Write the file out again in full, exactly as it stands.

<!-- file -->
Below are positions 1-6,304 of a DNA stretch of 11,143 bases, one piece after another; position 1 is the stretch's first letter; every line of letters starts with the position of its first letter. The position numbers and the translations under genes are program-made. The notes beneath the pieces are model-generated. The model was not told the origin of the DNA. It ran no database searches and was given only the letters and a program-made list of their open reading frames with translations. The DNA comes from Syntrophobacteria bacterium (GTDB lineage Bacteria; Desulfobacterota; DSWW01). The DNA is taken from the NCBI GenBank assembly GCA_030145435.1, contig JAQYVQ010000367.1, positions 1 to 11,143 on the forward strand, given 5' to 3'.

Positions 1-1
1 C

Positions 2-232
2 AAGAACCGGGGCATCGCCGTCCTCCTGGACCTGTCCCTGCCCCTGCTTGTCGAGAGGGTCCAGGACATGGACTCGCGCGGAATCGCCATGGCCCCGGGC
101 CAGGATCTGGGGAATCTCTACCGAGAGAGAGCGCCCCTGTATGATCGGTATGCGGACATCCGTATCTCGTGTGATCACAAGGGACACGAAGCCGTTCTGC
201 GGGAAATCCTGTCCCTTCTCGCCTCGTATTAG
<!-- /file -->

Below are positions 1-6,304 of a DNA stretch of 11,143 bases, one piece after another; position 1 is the stretch's first letter; every line of letters starts with the position of its first letter. The position numbers and the translations under genes are program-made. The notes beneath the pieces are model-generated. The model was not told the origin of the DNA. It ran no database searches and was given only the letters and a program-made list of their open reading frames with translations. The DNA comes from Syntrophobacteria bacterium (GTDB lineage Bacteria; Desulfobacterota; DSWW01). The DNA is taken from the NCBI GenBank assembly GCA_030145435.1, contig JAQYVQ010000367.1, positions 1 to 11,143 on the forward strand, given 5' to 3'.

Positions 1-1
1 C

Positions 2-232
2 AAGAACCGGGGCATCGCCGTCCTCCTGGACCTGTCCCTGCCCCTGCTTGTCGAGAGGGTCCAGGACATGGACTCGCGCGGAATCGCCATGGCCCCGGGC
101 CAGGATCTGGGGAATCTCTACCGAGAGAGAGCGCCCCTGTATGATCGGTATGCGGACATCCGTATCTCGTGTGATCACAAGGGACACGAAGCCGTTCTGC
201 GGGAAATCCTGTCCCTTCTCGCCTCGTATTAG